Friday, January 21, 2011


Language learning and I have a love-hate relationship.

I love being able to communicate with both friends and strangers in their native tongue. I love being able to explain myself and what I want. I love to be able to show people that I care enough about them that learning their language is important to me. I love being able to have precious moments with people that involve more than just confused glances and hand gestures.

But, I will be honest. I hate studying. I hate homework. I hate feeling overwhelmed with the vast amount of language that I do not know. I hate that I have been studying Khmer for a year and still struggle to have basic conversations most days.

A couple months ago, my "neyeck crew" (teacher) began praying with me before each of my lessons. She would pray for me to be able to speak well, to have good health, to have wisdom, and other things depending on the day. Then, she would ask me if I understood what she prayed. Generally, I would understand some of it but not all. And so, my lesson would begin.

Time out. I will take this moment to share a little about the Khmer language. There are many ways in which Khmer is a simple language. It does not have tones, which many other Southeast Asian languages have in abundance. It has a simple grammatical structure. There is no conjugation of verbs. But, it does have a few different vocabularies. The set of language used with families and friends is completely different than the vocabulary used with monks. And, that is different from the language used to speak to, of, and about the king. The king's language is also the vocabulary used to talk about God. So, understanding "church talk" is really difficult for me because the words are completely different from those that I hear on a normal basis in everyday conversation. Time in.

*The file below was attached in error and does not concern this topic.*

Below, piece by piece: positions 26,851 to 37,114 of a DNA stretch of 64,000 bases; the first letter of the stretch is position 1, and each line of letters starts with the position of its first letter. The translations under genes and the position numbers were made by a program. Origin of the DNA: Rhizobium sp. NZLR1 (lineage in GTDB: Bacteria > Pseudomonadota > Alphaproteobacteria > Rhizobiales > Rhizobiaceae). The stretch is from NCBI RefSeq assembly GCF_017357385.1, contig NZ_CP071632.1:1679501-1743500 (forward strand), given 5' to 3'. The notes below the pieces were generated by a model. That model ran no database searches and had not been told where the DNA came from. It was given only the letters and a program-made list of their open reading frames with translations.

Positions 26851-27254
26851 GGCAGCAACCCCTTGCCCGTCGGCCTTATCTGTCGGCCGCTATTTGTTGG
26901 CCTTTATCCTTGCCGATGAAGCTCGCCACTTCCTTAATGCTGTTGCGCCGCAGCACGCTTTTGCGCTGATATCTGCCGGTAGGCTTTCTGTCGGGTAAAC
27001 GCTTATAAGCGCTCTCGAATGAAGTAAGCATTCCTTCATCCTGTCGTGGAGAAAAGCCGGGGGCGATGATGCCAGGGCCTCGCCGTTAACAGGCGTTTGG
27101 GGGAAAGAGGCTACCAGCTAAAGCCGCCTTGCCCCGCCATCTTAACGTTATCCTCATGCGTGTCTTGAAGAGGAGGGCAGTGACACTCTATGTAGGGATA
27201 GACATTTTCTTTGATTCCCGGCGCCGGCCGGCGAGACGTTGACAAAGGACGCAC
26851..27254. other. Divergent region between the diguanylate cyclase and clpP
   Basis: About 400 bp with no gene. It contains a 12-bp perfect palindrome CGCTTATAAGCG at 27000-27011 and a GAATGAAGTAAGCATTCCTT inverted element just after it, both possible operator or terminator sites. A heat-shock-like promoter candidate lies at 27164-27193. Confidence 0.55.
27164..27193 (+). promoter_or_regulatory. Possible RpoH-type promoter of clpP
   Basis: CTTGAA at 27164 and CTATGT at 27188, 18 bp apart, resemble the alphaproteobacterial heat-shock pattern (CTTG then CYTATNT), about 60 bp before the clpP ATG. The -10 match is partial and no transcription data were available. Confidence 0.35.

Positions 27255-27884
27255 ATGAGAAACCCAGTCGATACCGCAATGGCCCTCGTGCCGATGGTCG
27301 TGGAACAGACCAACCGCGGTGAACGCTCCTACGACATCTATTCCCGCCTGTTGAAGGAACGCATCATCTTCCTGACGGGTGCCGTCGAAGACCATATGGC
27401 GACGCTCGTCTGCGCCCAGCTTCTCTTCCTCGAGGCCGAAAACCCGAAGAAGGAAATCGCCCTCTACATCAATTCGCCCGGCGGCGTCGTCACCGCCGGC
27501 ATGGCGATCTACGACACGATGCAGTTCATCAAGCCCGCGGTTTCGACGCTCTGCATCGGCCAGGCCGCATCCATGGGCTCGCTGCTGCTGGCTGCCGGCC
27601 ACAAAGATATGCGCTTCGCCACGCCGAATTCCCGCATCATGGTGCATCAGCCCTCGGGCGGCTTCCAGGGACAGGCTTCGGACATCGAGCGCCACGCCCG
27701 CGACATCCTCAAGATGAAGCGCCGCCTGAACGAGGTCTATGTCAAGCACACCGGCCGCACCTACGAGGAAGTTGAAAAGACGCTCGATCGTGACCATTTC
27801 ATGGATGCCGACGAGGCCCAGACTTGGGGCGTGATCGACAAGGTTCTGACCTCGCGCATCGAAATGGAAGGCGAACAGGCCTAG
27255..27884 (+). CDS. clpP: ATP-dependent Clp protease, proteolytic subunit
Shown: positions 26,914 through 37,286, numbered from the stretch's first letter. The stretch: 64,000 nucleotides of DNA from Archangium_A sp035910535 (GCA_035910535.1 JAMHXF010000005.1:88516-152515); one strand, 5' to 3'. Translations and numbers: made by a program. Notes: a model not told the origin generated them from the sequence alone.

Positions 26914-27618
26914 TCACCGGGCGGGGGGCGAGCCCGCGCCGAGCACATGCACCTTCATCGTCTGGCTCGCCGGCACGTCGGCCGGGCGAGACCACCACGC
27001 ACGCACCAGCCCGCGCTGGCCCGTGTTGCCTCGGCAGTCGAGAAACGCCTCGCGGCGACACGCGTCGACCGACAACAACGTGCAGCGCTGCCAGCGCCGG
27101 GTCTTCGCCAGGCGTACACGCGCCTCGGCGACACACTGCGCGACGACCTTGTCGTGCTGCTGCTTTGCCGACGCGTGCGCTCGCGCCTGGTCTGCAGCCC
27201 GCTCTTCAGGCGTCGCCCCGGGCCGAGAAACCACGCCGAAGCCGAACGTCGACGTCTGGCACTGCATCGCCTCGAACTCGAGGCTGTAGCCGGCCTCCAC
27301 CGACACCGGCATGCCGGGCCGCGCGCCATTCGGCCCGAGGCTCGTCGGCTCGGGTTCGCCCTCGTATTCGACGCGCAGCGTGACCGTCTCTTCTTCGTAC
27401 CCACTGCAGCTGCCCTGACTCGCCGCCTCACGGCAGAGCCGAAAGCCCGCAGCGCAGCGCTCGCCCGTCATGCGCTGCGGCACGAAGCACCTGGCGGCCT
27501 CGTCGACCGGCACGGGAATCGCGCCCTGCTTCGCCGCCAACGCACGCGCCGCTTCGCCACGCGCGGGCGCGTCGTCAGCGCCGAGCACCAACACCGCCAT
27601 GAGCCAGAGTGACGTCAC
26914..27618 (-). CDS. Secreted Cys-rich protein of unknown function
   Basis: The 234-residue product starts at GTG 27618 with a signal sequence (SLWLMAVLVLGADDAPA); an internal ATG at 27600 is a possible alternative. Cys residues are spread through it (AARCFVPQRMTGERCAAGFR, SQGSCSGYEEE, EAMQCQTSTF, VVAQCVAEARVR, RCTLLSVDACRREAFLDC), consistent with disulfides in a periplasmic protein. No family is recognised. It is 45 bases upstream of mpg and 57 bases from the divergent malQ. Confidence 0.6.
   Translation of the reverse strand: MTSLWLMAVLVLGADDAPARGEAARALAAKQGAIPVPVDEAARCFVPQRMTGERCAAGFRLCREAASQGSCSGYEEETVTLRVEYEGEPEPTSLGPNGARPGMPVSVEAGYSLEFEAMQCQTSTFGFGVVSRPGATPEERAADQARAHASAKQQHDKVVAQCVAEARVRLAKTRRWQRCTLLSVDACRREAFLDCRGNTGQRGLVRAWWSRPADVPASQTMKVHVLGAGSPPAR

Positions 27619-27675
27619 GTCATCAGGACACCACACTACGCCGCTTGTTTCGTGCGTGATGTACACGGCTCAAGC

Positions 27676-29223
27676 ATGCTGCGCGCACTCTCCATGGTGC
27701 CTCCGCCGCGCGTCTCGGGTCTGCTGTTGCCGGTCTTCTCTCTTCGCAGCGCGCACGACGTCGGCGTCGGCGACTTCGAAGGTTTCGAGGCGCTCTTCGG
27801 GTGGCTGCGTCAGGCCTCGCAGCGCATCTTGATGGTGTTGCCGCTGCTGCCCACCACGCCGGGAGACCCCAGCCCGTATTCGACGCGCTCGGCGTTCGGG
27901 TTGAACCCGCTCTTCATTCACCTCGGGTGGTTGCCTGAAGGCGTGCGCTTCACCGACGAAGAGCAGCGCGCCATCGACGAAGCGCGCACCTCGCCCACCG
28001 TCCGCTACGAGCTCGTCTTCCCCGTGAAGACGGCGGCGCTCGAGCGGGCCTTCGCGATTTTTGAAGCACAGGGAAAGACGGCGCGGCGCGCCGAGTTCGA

After a few weeks of my teacher praying for me, she then turned the tables. She taught me proper address, proper "prayer language," and proper prayer ending. The first few days she let me read my prayer from my notebook, but one day she left me with this warning, "Tgnai praya-hoah bong aht ahn ah-tee-tahn" (Thursday you cannot read the prayer). So, when that Thursday came, I fumbled through a prayer with my teacher's promptings. Since then, she has continued to challenge me to pray for new things, to expand my prayers.

Ah-tee-tahn. It seems so simple. But, I cannot tell you what it has done in my heart to pray in Khmer, to be able to pray for my Khmer teacher in her native language. In the past week, I have found myself thanking God in Khmer, agreeing in prayer with my Khmer brothers and sisters in Khmer. The more I learn, the more I connect, the more I fall in love with my God and with Cambodia. Awkun Preah-ong. Thank You, God.


  1. ahhhhhh...I can't imagine. I will pray for your memory and for supernatural impartation to learn all you need to know!

  2. this is beautiful.